Sheffield Council to review flag protocol but not apologise following Israeli flag backlash
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The council flew the Israeli flag in solidarity with those affected by the Hamas attack on Israel last month.
It hit headlines as a viral video showed someone scaling the 200ft Town Hall and replacing it with a Palestine flag as protesters cheered from below.
More demonstrations followed and a petition – which gathered 1,316 signatures – calling on the council to apologise was presented to this month’s full council meeting.
Chants of free Palestine protesters outside the Town Hall could be heard inside the chamber where council leader Tom Hunt responded to the petition.
He said the UK government asked local authorities to consider flying the Israeli flag on public buildings to show solidarity.
All but Coun Johnson supported flying the flag. Coun Hunt said this decision was made before the attacks on Gaza started.
Coun Hunt said: “The flag of Israel was flown to show solidarity with the victims of that attack. Raising the flag was not about endorsing any actions taken by the Netanyahu government either before or after October 7 – a government that has a shameful record of human rights abuses and that has shown little interest in securing peace in the Middle East.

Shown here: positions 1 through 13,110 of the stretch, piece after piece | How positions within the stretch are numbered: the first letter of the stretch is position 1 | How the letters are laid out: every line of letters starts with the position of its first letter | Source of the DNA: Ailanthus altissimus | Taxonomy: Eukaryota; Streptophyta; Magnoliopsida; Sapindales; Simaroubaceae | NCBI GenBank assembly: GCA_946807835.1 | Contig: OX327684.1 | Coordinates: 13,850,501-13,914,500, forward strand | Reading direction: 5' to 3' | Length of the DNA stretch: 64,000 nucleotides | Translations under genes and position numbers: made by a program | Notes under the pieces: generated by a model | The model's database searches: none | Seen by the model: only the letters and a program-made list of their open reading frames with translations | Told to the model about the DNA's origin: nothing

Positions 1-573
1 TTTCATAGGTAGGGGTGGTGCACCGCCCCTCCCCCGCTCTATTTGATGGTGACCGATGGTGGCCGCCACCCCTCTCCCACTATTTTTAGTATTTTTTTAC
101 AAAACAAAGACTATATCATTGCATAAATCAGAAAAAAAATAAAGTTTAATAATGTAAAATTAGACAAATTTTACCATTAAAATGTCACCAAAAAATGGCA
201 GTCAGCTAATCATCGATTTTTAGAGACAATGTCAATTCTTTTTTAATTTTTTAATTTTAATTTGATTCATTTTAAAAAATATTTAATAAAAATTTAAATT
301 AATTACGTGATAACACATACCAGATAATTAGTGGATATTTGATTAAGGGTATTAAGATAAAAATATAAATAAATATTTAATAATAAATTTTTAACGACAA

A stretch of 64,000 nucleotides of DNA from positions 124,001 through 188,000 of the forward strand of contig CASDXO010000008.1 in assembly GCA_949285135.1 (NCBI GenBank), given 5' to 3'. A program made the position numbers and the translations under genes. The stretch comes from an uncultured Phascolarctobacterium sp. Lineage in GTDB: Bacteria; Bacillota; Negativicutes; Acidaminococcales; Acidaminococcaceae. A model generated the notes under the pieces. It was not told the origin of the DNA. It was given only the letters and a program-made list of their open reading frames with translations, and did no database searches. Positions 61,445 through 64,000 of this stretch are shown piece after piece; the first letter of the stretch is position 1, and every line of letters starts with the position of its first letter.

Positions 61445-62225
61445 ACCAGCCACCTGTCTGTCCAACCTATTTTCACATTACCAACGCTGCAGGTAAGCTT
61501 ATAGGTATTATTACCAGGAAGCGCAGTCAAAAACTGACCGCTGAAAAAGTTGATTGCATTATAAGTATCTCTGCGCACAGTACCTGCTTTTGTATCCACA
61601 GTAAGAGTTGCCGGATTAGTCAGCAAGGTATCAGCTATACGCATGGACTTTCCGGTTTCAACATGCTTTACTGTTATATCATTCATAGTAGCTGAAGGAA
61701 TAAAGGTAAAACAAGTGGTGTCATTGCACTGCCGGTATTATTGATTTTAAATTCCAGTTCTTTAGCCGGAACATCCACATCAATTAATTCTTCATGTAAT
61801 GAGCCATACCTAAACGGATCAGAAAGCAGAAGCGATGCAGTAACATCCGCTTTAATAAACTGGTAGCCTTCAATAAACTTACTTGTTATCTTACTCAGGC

“Nor was this about taking sides in a decades-long conflict. This was about showing solidarity with the victims of a terror attack.
“I know that this matters to many people and I understand why people feel this was not the right thing to do and I fully respect people’s rights to hold that view.”
Israel has been bombing Gaza since the Hamas attacks that killed 1,400 people, with the Hamas-run health ministry in Gaza saying more than 9,000 people have been killed.
Coun Hunt said an apology would risk further hurt but the authority would review its flag protocol.
“The decision was taken in good faith and of course, I and others have reflected on it over the last few weeks as the horror of what we have seen in Israel has been replaced by the horror we have seen in Gaza,” he said.
“It was right to show solidarity but I recognise that this act of solidarity caused hurt for some people.
“Flying the flag was not a straightforward decision and it has prompted a range of responses and heartfelt emotions.”